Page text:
Where you live may determine what kind of health care you can get — and how much you have to spend to get it. The cost of health insurance varies widely across states. People have more trouble getting health insurance coverage and finding affordable health care options in some places than in others.

To quantify these differences across the U.S. and identify the best and worst states for health care, MoneyGeek analyzed and compiled a wide range of data. We looked at factors like costs — including how expensive health insurance is — and rates of insured and uninsured individuals. MoneyGeek also considered the health of each state’s population based on measures like rates of obesity and smoking, as well as mortality rates from conditions like diabetes. Finally, we analyzed the number of primary care providers and hospital beds and how much difficulty people had getting the care they needed.

The worst states score poorly on some or all of these factors and tend to have some or all of the following distinctions: the least healthy residents, the most expensive private health insurance, the highest proportion of uninsured residents and the most significant shortages of health care providers. The worst states also tend to spend the most on health care overall.



Deposit Photos


Final Score: 54.6

Outcome Factor Rank (1st = Best): 35

Access Factor Rank (1st = Best): 21

Total Cost Factor Rank (1st = Lowest): 44


Related Slideshow: The 15 healthiest US cities for families




Final Score: 54.0

Outcome Factor Rank (1st = Best): 35

Access Factor Rank (1st = Best): 21

Total Cost Factor Rank (1st = Lowest): 44


Final Score: 53.0

Outcome Factor Rank (1st = Best): 43

Access Factor Rank (1st = Best): 28

Total Cost Factor Rank (1st = Lowest): 17


Sean Pavone/istockphoto


Final Score: 52.9

Outcome Factor Rank (1st = Best): 29

Access Factor Rank (1st = Best): 41

Total Cost Factor Rank (1st = Lowest): 32


SeanPavonePhoto/ iStock


Final Score: 52.7

Outcome Factor Rank (1st = Best): 36

Access Factor Rank (1st = Best): 24

Total Cost Factor Rank (1st = Lowest): 43




Final Score: 52.7

Outcome Factor Rank (1st = Best): 31

Access Factor Rank (1st = Best): 45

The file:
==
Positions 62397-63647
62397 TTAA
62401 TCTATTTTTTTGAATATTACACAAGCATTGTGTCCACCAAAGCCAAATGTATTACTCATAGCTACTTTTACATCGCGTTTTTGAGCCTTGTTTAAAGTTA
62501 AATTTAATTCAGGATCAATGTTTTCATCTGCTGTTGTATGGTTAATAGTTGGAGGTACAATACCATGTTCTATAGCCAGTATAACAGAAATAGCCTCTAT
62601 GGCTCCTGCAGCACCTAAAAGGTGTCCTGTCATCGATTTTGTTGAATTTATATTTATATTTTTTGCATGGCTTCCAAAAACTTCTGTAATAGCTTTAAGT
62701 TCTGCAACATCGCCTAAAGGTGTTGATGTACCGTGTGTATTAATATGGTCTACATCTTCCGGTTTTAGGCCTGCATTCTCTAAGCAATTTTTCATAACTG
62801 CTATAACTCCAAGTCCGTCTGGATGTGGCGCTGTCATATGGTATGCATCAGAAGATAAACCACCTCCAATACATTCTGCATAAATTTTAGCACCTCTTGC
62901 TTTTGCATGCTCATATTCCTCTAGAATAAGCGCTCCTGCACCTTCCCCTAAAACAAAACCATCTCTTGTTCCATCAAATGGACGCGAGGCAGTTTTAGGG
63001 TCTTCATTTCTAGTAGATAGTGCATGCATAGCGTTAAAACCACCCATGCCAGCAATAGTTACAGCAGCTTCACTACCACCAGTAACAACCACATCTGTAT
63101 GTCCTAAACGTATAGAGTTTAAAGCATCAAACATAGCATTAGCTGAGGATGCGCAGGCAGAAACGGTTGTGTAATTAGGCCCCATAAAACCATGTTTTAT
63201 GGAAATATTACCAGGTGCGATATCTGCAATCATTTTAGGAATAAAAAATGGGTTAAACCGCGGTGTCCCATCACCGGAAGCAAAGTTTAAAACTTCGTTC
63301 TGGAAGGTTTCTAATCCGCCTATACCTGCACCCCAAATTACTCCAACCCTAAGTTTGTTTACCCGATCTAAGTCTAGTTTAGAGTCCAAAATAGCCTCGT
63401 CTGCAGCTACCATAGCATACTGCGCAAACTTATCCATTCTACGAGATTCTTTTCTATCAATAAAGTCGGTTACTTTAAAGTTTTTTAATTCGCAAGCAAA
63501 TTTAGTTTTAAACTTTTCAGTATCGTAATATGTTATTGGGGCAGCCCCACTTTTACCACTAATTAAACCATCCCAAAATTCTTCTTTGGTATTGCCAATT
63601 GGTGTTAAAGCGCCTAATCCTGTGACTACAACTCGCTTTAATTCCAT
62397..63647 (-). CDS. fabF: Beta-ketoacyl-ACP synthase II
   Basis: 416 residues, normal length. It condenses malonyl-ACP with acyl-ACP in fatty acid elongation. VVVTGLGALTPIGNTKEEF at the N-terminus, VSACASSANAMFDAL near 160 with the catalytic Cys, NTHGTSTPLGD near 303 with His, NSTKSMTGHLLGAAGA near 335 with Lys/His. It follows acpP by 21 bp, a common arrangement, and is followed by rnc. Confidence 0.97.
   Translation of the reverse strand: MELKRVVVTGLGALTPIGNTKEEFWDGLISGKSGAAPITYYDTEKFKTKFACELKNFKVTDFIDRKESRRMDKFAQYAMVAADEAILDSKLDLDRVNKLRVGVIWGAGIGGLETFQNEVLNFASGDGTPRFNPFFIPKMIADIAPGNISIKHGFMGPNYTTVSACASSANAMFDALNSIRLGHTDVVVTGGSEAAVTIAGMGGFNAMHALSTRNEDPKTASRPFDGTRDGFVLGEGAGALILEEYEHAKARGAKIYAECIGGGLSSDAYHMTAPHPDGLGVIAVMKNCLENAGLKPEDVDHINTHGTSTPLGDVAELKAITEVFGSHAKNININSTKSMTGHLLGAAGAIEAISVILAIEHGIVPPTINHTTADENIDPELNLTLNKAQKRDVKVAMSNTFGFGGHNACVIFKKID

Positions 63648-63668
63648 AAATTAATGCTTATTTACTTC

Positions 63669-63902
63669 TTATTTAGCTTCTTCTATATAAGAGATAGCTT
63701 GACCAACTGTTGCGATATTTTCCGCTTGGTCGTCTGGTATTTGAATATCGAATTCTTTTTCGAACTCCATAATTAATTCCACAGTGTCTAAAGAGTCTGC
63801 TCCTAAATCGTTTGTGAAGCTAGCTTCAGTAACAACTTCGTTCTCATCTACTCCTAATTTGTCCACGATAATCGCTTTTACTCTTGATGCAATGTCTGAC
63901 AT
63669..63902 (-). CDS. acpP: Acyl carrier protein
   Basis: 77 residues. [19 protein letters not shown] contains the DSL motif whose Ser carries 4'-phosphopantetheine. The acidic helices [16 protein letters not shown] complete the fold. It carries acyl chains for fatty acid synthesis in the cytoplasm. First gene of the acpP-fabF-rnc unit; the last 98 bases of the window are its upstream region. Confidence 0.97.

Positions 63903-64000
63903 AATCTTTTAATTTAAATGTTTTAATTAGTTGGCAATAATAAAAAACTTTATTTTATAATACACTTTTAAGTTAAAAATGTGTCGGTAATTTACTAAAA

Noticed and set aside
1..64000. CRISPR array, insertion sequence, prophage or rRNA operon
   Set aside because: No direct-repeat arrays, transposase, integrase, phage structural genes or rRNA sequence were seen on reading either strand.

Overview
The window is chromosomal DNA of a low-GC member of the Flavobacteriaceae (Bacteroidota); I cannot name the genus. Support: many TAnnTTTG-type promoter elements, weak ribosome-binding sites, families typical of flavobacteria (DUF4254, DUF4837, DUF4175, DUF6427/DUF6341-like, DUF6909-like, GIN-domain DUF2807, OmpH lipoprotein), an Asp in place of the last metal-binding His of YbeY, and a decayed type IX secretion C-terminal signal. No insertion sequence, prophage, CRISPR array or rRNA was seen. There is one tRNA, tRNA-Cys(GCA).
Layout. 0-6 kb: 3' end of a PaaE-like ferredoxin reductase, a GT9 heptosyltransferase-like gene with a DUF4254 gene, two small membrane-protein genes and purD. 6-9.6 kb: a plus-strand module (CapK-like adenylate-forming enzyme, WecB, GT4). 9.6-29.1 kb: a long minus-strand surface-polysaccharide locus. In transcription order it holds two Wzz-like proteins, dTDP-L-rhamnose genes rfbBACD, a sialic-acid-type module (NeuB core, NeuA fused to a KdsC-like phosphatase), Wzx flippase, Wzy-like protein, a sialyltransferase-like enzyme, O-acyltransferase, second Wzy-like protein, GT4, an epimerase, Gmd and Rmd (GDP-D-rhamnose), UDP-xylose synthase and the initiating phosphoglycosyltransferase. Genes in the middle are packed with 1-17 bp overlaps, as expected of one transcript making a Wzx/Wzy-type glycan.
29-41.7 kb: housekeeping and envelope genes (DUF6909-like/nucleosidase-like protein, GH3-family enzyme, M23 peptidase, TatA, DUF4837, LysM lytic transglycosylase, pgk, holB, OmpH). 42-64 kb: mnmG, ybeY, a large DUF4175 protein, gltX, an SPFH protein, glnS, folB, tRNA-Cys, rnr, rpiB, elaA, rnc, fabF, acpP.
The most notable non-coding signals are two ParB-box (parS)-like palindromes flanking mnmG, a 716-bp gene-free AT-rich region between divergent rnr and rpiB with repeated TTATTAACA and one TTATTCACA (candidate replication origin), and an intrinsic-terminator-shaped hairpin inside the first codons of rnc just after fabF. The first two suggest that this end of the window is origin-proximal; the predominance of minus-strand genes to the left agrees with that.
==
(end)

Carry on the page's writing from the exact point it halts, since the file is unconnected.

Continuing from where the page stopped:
Total Cost Factor Rank (1st = Lowest): 22




Final Score: 49.9

Outcome Factor Rank (1st = Best): 37

Access Factor Rank (1st = Best):  32

Total Cost Factor Rank (1st = Lowest): 38




Final Score:  48.9

Outcome Factor Rank (1st = Best):  46

Access Factor Rank (1st = Best):  10

Total Cost Factor Rank (1st = Lowest): 24


Final Score:  47.2

Outcome Factor Rank (1st = Best):  44

Access Factor Rank (1st = Best):  48

Total Cost Factor Rank (1st = Lowest): 1


Related Slideshow: The US city that Boomer homebuyers are flocking to


Final Score:   45.6

Outcome Factor Rank (1st = Best): 40

Access Factor Rank (1st = Best): 44

Total Cost Factor Rank (1st = Lowest): 13


Final Score:  44.7

Outcome Factor Rank (1st = Best): 48

Access Factor Rank (1st = Best): 13

Total Cost Factor Rank (1st = Lowest): 26


Final Score: 38.3

Outcome Factor Rank (1st = Best): 47

Access Factor Rank (1st = Best): 19

Total Cost Factor Rank (1st = Lowest): 41


RichardBarrow / istockphoto


Final Score:   33.7

Outcome Factor Rank (1st = Best): 32

Access Factor Rank (1st = Best): 50

Total Cost Factor Rank (1st = Lowest): 45




Final Score:   33.4

Outcome Factor Rank (1st = Best): 49

Access Factor Rank (1st = Best): 33

Total Cost Factor Rank (1st = Lowest): 14




Final Score:  1.0

Outcome Factor Rank (1st = Best): 50

Access Factor Rank (1st = Best): 6

Total Cost Factor Rank (1st = Lowest): 49


This article originally appeared on and was syndicated by


ablokhin / istockphoto